Customers Expect A Lot From Plants — And From You
Trying to attract more customers? One of the challenges you’ll need to meet is the attitude of, “What have plants done for me lately?”
Over the past three years, Dr. Bridget Behe of Michigan State University and I have been conducting research into what keeps those under 50 from embracing gardening and what the industry can do about it. This is one of the attitudes we came across time and again.
It’s a natural outcome of the challenge discussed in Part 1 of The Missing Gardener: How To Rebuild Our Customer Base series. In that article, we looked at how potential customers’ sense of having no control over if a plant survives or not undermines their willingness to spend money on what is, in their minds, a gamble.
So if a plant is at high risk of dying within a few months, customers want to know what they’ll get out of it that will justify risking their money.
Customers want plants to do more than grow. Part of food gardening’s popularity stems from the perceived payback of growing food. Succulents can be tucked into affordable containers, giving them a wide range of uses, from a desk paperweight to place settings at a dinner party to wreaths.
But if consumers do not perceive a use for the plant, then sales will lag. Front yards will have decorative plants, but backyards will be sparsely planted, and there will be fewer indoor plants, even as outdoor gardening space shrinks.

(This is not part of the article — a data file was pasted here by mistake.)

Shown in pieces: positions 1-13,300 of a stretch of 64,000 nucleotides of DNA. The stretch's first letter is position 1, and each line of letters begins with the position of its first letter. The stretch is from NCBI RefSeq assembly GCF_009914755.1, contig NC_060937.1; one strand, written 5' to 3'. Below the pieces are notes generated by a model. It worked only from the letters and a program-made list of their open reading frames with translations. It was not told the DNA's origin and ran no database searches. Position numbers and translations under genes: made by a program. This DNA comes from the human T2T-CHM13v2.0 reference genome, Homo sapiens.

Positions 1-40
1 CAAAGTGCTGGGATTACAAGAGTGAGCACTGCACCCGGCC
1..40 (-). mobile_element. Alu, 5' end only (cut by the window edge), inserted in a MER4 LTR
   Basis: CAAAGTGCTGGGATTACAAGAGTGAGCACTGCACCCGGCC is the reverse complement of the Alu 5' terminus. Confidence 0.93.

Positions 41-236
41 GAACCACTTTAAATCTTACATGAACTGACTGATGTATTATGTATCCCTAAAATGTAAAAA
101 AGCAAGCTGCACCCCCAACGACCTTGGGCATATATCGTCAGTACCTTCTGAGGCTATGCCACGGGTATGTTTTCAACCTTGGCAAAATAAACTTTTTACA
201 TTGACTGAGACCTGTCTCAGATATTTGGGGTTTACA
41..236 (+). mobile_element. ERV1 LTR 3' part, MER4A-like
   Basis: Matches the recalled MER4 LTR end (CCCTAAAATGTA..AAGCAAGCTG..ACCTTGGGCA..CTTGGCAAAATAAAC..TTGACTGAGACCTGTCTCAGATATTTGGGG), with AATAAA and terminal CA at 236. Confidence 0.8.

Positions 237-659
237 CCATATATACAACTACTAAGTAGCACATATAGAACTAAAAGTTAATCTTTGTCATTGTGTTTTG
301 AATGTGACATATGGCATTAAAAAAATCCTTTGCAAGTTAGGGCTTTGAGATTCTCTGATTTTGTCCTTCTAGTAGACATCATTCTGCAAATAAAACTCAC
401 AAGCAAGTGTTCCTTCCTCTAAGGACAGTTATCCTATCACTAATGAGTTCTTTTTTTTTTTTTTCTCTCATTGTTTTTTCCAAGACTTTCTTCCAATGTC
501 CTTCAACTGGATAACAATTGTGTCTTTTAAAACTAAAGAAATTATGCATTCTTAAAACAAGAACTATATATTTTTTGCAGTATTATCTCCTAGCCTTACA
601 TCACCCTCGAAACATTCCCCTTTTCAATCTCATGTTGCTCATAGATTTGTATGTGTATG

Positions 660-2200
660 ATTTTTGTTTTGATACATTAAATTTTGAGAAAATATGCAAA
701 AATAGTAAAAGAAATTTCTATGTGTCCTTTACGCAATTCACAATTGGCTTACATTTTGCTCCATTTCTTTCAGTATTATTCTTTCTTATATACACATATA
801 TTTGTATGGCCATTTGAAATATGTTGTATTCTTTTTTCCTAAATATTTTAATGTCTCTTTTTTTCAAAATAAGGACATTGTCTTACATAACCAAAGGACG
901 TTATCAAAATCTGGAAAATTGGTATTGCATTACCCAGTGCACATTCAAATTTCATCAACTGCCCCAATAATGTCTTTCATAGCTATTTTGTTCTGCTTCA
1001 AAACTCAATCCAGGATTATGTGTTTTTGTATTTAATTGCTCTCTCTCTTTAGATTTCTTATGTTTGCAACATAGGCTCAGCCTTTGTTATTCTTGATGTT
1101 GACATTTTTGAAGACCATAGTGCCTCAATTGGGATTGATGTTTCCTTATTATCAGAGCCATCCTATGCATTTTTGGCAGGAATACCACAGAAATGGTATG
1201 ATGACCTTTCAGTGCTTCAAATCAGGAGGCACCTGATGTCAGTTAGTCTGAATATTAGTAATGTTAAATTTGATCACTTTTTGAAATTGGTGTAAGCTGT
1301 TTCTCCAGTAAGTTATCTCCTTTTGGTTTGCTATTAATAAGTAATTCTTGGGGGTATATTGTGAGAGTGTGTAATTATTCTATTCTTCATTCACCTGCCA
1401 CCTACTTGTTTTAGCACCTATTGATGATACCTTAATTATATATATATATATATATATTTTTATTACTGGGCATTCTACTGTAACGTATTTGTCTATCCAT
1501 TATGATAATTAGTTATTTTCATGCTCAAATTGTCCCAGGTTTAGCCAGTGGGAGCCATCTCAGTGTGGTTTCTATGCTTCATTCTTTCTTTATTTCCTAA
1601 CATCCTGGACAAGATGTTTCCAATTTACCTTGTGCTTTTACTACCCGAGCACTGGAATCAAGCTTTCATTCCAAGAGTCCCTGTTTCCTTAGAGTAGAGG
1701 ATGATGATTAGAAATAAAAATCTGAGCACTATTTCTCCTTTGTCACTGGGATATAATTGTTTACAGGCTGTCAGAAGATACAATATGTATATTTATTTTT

What You Can Do About It
Give your plants a purpose. Do more than say a plant is pollinator friendly. Explain how it’s friendly. Does it feed migrating Monarchs? Is it a food source for native bees?
Target kids. Just about every person in our focus groups thinks children should learn how to garden. They like the idea of kids unplugging from phones and games. They want kids to understand how food is grown, and they like that growing plants will teach them patience and delayed gratification.
Make indoor gardening easier. Kitchen herbs are inherently useful, and can be consumed entirely — the ultimate in giving customers their money’s worth. When plants move inside, even when they’re on a kitchen counter or on a plant shelf in front of a window, they need to be stylish. You can help them in achieving that goal by pre-selecting a matching set of 6-inch pots and a choice of herbs to plant in them. Find three or so different styles, from rustic pottery to vivid colors to Mason jars. Don’t forget to throw in a complementary tray they can all sit in to keep the kitchen tidy. Research attractive pot-holding shelves that customers can install in front of windows. Design shows have been full of them lately, with an emphasis on industrial metal holders and shelves.
Add plants’ usefulness to your marketing messages. There’s a lot of research showing that plants help concentration, indoor breathing conditions, and of course, support wildlife and pollinators. Do a little research on the messages you want to convey, and begin adding signs in your store and articles in your newsletters. Don’t forget to ask your suppliers — many breeders and brands have done the research themselves and have materials they’ll be happy to share with you to help you succeed.